In response to Oprah’s tweet, Charlene Carruthers, national director of Black Youth Project 100, one of the groups that was conceived in 2014 after the shooting of teenager Michael Brown, expressed her frustration at the difference in reception between Parkland and Black youth led movements. “I'm happy for these young people. I just know how so many young people have put their lives on the line over the past five years,” she tweeted. “We're rarely compared to Freedom Riders and recipients of such public support. I shouldn't be bothered, but I am.”
As stories from Parkland continue to dominate airwaves, Josh Williams, one of the youngest and most involved Ferguson activists protesting the police shooting of Michael Brown, is still serving eight years in prison for his activism while Brown’s shooter Darren Wilson remains free. As harmful and unfounded narratives of violence and criminality surround Black activist movements, the Parkland students have found a ready advocate in mainstream media. Counterintelligence programs that indicate fearful hostility toward Black populations and more covert methods of suppression only contribute to keeping Black populations poor and disenfranchised, while political attention continues to works in favor of those who fit mainstream definitions of an American.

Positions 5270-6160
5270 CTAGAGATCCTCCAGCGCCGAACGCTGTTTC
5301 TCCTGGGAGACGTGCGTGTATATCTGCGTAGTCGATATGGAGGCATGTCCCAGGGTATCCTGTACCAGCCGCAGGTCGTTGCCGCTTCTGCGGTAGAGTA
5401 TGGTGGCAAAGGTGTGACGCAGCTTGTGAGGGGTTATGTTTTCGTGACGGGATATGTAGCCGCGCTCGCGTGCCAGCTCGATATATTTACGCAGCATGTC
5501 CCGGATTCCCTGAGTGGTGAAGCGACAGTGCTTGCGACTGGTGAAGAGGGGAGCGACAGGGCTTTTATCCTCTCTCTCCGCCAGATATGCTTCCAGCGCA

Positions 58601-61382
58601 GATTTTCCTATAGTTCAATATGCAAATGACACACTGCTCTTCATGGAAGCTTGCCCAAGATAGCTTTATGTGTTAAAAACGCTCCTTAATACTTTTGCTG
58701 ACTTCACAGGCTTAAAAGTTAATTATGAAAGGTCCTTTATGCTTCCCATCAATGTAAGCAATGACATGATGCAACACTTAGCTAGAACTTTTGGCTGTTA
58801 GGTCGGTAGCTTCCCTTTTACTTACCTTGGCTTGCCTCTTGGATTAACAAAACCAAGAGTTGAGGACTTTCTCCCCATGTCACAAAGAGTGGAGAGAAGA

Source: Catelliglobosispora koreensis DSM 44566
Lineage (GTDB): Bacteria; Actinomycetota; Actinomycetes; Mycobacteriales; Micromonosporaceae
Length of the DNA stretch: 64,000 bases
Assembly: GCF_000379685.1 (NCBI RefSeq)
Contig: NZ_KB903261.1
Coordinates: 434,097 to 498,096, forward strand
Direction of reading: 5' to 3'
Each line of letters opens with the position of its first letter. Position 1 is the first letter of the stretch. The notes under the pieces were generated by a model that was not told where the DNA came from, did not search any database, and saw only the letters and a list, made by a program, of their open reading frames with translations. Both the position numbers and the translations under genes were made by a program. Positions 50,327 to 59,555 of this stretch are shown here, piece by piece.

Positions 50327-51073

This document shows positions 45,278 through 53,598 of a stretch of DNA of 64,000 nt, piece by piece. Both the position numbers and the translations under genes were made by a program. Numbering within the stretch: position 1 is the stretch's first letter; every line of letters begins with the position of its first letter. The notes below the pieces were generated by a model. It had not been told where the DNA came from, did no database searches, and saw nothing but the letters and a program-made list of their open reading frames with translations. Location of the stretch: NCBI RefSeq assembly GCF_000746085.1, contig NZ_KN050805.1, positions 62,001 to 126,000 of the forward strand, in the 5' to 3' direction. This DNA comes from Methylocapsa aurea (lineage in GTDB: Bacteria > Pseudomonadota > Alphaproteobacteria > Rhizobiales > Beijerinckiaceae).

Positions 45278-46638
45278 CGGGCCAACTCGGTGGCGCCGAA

The country’s recent rush to support Parkland students exemplifies what every youth movement deserves. But it also provides irrefutable evidence of the consistent and violent denial of attention to Black narratives. People only support a movement when they believe in what it stands for, and today, much of America has sided with a white community against gun violence while it still has failed to do so for a Black one.
MIA PATTILLO B’20 thinks enough is enough.